Table of Contents
ORRSTOWN FINANCIAL SERVICES, INC.
FORM 10-K
INDEX
 
  Page

1

Table of Contents
Glossary of Defined Terms
The following terms may be used throughout this Report, including the consolidated financial statements and related notes.
TermDefinition
ALLAllowance for loan losses
AFSAvailable for sale
AOCIAccumulated other comprehensive income (loss)
ASCAccounting Standards Codification
ASUAccounting Standards Update
BankOrrstown Bank, the commercial banking subsidiary of Orrstown Financial Services, Inc.
BHC ActBank Holding Company Act of 1965
CDICore deposit intangible
CET1Common Equity Tier 1
CMOCollateralized mortgage obligation
CompanyOrrstown Financial Services, Inc. and subsidiaries (interchangeable with "Orrstown” below)
CFPBConsumer Financial Protection Bureau
CRACommunity Reinvestment Act
Dodd-Frank ActDodd-Frank Wall Street Reform and Consumer Protection Act
EPSEarnings per common share
ERMEnterprise risk management
Exchange ActSecurities Exchange Act of 1934, as amended
FASBFinancial Accounting Standards Board
FDIAFederal Deposit Insurance Act
FDICFederal Deposit Insurance Corporation
FHCFinancial holding company
FHLBFederal Home Loan Bank
FRBBoard of Governors of the Federal Reserve System
GAAPAccounting principles generally accepted in the United States of America
GLB ActGramm-Leach-Bliley Act
GSEUnited States government-sponsored enterprise
HamiltonHamilton Bancorp, Inc., and its wholly-owned banking subsidiary, Hamilton Bank (acquired May 1, 2019)
IRCInternal Revenue Code of 1986, as amended
LHFSLoans held for sale
MBSMortgage-backed securities
MercersburgMercersburg Financial Corporation and its wholly-owned banking subsidiary, First Community Bank of Mercersburg (acquired October 1, 2018)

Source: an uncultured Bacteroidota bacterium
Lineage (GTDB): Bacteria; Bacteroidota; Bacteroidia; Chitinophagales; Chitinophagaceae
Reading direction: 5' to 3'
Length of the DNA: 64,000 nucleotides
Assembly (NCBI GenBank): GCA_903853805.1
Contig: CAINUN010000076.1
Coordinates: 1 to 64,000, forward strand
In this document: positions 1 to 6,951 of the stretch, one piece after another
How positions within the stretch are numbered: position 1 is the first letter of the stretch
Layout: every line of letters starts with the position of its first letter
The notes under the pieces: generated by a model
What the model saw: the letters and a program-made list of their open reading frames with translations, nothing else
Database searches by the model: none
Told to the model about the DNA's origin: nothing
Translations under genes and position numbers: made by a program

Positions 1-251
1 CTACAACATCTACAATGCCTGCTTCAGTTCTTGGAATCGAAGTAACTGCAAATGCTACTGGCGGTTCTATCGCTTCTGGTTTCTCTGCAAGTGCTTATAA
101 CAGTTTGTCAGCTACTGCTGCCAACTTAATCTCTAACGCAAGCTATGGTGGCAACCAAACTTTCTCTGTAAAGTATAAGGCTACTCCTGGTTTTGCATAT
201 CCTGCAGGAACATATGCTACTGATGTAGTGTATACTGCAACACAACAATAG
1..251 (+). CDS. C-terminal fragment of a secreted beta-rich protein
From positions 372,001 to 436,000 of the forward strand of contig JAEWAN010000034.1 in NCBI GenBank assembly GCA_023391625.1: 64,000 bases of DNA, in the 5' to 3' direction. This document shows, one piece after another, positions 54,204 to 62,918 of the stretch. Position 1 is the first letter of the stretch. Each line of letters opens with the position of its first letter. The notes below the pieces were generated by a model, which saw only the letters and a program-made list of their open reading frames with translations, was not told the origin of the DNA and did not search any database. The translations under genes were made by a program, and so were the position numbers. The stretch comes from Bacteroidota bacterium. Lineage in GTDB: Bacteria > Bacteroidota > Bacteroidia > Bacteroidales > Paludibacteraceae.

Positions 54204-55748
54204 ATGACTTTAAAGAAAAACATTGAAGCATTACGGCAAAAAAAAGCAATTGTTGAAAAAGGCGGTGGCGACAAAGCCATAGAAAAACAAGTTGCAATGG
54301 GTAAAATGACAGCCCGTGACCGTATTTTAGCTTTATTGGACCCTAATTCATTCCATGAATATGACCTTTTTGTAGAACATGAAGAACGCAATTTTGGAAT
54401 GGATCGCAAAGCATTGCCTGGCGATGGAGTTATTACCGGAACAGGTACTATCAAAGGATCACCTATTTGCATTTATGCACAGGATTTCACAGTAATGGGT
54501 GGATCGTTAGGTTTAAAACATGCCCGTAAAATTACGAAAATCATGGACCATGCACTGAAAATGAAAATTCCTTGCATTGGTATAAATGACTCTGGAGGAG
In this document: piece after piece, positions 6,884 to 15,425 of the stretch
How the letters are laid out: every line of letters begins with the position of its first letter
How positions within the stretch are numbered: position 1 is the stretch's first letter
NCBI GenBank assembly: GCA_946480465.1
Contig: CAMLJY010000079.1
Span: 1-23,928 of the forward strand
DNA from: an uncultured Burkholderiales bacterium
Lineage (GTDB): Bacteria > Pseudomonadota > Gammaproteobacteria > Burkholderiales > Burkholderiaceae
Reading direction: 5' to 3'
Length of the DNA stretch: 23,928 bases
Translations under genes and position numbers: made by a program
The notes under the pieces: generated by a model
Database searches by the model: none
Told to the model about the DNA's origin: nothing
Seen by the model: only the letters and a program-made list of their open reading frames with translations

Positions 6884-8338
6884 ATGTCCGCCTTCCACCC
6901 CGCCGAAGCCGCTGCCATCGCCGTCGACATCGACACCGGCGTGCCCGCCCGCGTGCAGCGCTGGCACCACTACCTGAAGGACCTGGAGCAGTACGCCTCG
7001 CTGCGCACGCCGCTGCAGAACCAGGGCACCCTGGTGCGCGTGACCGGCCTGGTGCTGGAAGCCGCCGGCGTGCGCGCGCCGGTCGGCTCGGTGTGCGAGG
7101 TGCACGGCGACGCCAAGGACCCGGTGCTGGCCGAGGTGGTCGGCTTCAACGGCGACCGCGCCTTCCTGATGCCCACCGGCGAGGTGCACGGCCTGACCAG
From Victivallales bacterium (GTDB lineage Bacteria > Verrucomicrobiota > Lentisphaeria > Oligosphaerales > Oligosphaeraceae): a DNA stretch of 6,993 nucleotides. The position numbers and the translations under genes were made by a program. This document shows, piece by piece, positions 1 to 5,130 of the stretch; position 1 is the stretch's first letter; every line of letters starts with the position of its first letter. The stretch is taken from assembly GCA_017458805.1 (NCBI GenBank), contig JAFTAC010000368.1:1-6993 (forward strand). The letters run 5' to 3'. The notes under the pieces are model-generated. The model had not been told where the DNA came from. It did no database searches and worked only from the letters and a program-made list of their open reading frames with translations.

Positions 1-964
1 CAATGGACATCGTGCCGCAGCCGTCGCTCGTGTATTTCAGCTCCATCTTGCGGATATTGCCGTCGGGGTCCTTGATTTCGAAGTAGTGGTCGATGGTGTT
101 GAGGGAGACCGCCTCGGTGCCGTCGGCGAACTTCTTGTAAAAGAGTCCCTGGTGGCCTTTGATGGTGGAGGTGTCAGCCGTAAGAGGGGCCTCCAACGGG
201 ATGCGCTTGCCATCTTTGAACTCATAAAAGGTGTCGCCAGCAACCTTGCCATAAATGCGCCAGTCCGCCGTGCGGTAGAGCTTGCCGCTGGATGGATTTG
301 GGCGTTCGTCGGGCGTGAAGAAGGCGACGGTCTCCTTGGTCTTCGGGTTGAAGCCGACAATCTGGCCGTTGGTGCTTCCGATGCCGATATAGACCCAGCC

MPF ProgramMortgage Partnership Finance Program
MSRMortgage servicing right
NIMNet interest margin
OCIOther comprehensive income
OFA
Orrstown Financial Advisors, a division of the Bank that provides investment and brokerage services
OREOOther real estate owned (foreclosed real estate)
OrrstownOrrstown Financial Services, Inc. and subsidiaries
OTTIOther-than-temporary impairment
Parent CompanyOrrstown Financial Services, Inc., the parent company of Orrstown Bank
2011 Plan2011 Orrstown Financial Services, Inc. Stock Incentive Plan
PCI loansPurchased credit impaired loans
Repurchase AgreementsSecurities sold under agreements to repurchase
SBA PPPU.S. Small Business Administration Paycheck Protection Program
SECSecurities and Exchange Commission
Securities ActSecurities Act of 1933, as amended
TDRTroubled debt restructuring
U.S.
United States of America
WheatlandWheatland Advisors, Inc., the former Registered Investment Advisor subsidiary of Orrstown Financial Services, Inc.
Unless the context otherwise requires, the terms “Orrstown,” “we,” “us,” “our,” and “Company” refer to Orrstown Financial Services, Inc. and its subsidiaries.
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PART I

Caution About Forward-Looking Statements: